Athletes will be able to compete in events throughout May
MISSION, KS — Special Olympics Kansas athletes who have been sidelined by COVID-19 will lace up their tennis shoes and hit the outdoors to participate in the 2020 Virtual Summer Games.
In-person games were scheduled for June 5-7 in Maize, but concerns about the spread of COVID-19 and the risk to people with underlying health issues caused the games to be canceled.
“Special Olympics serves athletes with intellectual disabilities and many are in the highest at-risk level for COVID-19,” Heather Waters, SOKS representative, said. “We know our athletes want to get together and train and compete, but our No. 1 priority is keeping them safe and healthy. Having in-person games in early June is just not possible this year.”
Athletes have been sidelined since early March when state basketball competition was canceled due to COVID-19 cases and spread in Kansas.
State powerlifting competition was also canceled in April.
Athletes who participate in the virtual games will be able to choose one of six categories of competition ranging from running events to wheelchair competition. They are also able to participate in a 1-mile run and a bonus Unified Soccer Dribble event where athletes will partner, virtually, with a teammate to complete a soccer dribbling course.
All events are able to be completed at athletes’ homes with common household objects as substitutes for traditional sports equipment.
Now through May 29 athletes will train at home and then record their best times and/or results. On June 5, the original start date of the Summer Games, SOKS will host an online Opening Ceremony with videos from statewide law enforcement agencies running the ceremonial Torch Run, athletes signing the National Anthem, and athletes reciting the Special Olympics Athlete Oath.
Brent Kaiser, ARC of the Central Plains activities director, said he has not been in contact with any local athletes, but said he assumes some of the ARC's regular athletes will participate.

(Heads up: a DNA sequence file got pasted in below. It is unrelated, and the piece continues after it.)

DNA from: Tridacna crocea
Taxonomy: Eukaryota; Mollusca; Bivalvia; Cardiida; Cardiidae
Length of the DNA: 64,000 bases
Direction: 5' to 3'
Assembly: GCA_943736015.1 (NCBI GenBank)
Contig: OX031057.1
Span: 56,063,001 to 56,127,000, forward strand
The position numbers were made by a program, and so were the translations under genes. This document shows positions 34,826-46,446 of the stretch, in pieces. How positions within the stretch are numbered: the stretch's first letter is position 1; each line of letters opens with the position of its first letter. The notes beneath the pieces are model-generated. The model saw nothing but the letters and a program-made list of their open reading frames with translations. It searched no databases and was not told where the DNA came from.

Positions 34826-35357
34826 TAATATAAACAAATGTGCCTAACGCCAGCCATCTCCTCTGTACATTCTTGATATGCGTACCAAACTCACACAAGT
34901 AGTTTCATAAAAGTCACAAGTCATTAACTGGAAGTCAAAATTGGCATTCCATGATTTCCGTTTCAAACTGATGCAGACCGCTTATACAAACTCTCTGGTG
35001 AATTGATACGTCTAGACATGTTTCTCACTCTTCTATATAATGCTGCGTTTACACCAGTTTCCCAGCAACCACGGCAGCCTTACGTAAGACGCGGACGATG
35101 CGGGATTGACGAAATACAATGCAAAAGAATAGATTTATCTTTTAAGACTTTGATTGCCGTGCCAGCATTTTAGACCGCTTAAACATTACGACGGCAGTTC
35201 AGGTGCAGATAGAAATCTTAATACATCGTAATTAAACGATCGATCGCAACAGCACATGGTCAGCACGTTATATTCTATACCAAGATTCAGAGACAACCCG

He expressed concerns about the athletes being able to record their own times and results.
"Anyone who has a higher need, it is going to be hard for them to complete," Kaiser said. "I think Special Olympics is doing a good thing, and they are doing a great job of trying to reach out, but at the same time we can only do so much."
The local ARC has been offering weekly online Facebook bingo. Kaiser said he has about 15 to 18 regulars who are participating in that event.
However, many of the individuals the ARC serves do not have the abilities or the access to technology to participate online, he said.
Kaiser said he thinks what the athletes will really miss is not necessarily the chance to compete in athletics, but to see all of their friends at the event.
"We are going to do as much as we can here to keep everyone engaged," he said.
Three other virtual events will take place between June 5 and 7 online: a talent show, trivia tournament and dance party featuring Kansas City DJ Brian B. Shynin from Hot 103 Jamz.
Results from the athlete’s competition will be divisioned by age, gender and ability level and awards will be announced online from June 5 to 7 as well.
For more information about Summer Games visit ksso.org/virtual-summer-games/.